There are no current plans for public-private partnerships to relieve border congestion, though a planned new port of entry at Otay Mesa East in California is set to involve a toll highway funded partly through bonds. But even if the US and Mexico governments could agree on a greater role for privately funded toll crossings, the success of any such schemes would still depend on both countries providing adequate resources to complete checks on vehicles. Edmundo Gamas, executive director of the Mexican Institute of Infrastructure Development, tells Infrastructure Investor that with budgets severely stretched in Mexico, the operators of any future toll crossings might have to subsidise Mexican customs and security checks.
“The USMCA provides certainty; certainty is the precursor to sustainable trade”
In fact, investing in large-scale projects that would support manufacturing operations nearshored in Mexico is difficult for a variety of reasons. On the Mexican side of the border, the government of president Andrés Manuel López Obrador appears lukewarm at best about private sector investment in infrastructure. A BlackRock-led consortium’s bid to construct a section of the Mayan Train, which will connect several cities on the Yucatan peninsula, was rejected in September, despite the consortium being the only bidder.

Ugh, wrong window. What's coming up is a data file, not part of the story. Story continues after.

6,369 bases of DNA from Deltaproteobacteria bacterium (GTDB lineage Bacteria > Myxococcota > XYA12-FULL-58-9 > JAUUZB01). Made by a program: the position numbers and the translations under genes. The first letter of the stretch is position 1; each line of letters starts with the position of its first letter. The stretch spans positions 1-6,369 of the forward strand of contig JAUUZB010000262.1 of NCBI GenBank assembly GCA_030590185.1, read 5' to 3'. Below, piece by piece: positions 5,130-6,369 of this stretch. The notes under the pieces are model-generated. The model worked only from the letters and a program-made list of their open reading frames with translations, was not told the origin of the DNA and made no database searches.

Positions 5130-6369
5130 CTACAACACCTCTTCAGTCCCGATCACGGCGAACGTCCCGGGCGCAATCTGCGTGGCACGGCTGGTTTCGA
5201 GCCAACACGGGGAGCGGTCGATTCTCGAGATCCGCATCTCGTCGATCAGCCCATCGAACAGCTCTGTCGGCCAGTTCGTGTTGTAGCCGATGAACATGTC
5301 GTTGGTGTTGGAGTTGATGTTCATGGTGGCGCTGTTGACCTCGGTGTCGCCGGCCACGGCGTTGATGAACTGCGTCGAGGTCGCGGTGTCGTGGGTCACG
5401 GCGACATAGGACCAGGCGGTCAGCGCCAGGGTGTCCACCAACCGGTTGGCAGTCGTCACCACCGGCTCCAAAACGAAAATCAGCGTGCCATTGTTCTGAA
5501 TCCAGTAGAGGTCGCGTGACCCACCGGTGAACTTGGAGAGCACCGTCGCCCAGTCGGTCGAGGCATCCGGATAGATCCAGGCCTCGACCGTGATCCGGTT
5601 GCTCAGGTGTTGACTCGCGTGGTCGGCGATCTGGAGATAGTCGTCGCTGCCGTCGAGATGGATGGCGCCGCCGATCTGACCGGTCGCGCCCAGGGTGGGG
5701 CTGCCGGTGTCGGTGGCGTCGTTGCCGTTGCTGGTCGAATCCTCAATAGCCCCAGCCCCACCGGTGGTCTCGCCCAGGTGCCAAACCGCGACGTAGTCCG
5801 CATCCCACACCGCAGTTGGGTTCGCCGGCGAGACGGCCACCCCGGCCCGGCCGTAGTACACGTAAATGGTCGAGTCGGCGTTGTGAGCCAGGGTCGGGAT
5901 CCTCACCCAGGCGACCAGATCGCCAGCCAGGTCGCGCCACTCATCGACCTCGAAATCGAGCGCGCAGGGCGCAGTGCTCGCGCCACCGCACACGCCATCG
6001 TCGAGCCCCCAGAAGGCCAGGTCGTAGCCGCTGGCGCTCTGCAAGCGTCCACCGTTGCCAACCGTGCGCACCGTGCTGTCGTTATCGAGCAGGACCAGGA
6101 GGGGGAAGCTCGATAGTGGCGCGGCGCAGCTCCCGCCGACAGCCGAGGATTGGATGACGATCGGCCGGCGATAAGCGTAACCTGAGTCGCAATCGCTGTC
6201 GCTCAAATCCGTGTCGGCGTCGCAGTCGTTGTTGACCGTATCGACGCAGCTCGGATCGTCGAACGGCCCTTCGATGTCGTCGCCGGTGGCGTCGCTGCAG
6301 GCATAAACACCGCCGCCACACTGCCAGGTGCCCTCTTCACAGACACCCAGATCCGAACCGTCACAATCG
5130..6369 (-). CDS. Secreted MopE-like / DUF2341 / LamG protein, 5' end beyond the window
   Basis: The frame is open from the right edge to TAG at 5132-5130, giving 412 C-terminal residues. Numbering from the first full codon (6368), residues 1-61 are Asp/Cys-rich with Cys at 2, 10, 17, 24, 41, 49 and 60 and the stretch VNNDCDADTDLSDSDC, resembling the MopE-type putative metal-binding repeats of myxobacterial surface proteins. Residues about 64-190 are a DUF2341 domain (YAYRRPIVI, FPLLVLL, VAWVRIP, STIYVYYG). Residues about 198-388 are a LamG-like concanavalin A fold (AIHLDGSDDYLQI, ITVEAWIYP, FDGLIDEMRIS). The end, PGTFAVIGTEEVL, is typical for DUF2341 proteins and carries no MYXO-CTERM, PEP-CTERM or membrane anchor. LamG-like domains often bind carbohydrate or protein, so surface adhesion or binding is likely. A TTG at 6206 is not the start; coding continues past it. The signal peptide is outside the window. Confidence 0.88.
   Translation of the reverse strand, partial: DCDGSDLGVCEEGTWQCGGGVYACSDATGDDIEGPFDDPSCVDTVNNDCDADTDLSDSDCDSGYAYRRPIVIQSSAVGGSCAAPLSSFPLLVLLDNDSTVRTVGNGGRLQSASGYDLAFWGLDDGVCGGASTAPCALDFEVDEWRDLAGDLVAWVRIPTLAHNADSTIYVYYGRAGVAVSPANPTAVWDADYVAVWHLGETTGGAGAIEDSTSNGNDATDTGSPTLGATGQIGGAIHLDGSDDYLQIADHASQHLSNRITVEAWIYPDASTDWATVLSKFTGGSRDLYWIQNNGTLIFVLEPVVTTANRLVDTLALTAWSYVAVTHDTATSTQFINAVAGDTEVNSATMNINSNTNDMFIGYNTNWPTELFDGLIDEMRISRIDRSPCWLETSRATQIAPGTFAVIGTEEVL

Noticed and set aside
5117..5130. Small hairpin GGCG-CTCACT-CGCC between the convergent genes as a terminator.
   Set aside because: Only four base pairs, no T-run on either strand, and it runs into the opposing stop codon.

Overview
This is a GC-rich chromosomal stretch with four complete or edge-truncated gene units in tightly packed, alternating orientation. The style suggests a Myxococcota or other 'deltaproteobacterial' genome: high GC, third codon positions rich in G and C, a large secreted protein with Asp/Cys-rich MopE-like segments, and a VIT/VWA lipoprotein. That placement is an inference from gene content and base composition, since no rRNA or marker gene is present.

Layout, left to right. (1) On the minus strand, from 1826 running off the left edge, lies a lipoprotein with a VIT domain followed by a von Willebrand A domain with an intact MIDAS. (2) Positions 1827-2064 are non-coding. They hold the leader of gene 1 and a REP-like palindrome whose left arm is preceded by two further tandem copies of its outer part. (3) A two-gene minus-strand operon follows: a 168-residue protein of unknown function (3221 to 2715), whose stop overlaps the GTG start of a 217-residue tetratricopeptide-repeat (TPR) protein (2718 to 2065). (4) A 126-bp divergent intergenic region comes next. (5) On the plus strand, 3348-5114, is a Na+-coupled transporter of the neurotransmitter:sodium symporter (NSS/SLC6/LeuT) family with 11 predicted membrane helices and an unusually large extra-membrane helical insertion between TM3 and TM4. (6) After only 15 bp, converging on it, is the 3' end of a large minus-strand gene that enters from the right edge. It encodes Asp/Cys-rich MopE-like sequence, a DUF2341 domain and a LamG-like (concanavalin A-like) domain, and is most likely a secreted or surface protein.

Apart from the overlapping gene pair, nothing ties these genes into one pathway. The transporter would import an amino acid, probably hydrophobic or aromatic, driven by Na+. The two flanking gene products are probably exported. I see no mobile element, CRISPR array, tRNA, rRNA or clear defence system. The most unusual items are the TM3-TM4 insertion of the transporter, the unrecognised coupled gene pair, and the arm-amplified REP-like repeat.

Gamas blames the Mayan Train decision on Obrador’s ideological aversion to the private sector. “This government really does not understand project finance whatsoever,” he laments.
According to Gamas, Obrador would accept PPPs only if the “cost of capital was the same as what the government could get on financial markets” – something that, he says, is “obviously never going to happen”.
Norman Anderson, chief executive of CG/LA Infrastructure, agrees that the mostly publicly financed projects favoured by Obrador are insufficient to meet the needs of the Mexican economy as it develops over the coming decades. The Mexican government, he argues, “needs to be much more creatively aggressive in terms of how it thinks about the country in the next 10, 20, 30 years”.
In Anderson’s view, “reshoring” to the US is a more significant trend than nearshoring to Mexico, at least from the point of view of infrastructure investors. He cites plans to move the manufacturing of personal protective equipment and pharmaceutical products to the US, along with a drive to increase the domestic extraction of rare minerals, as developments that will create huge new infrastructure requirements.
Warehousing in high demand
Although the appetite for private investment in cross-border road and rail mega-projects appears limited, smaller schemes designed specifically to serve manufacturing supply chains offer a more viable target for infrastructure investors.
Van den Bossche sees potential for a “significant imbalance” in logistics infrastructure, as south-north trade in North America grows at the expense of traditional supply routes extending from ports to the interior. The result is that “logistics companies are going to have to reassess where they put down their distribution centres”. A major capacity crunch for trucks taking goods from Mexico to the US since the middle of this year, caused by an imbalance in demand for northbound and southbound trade volumes, highlights the need for investment in logistics infrastructure.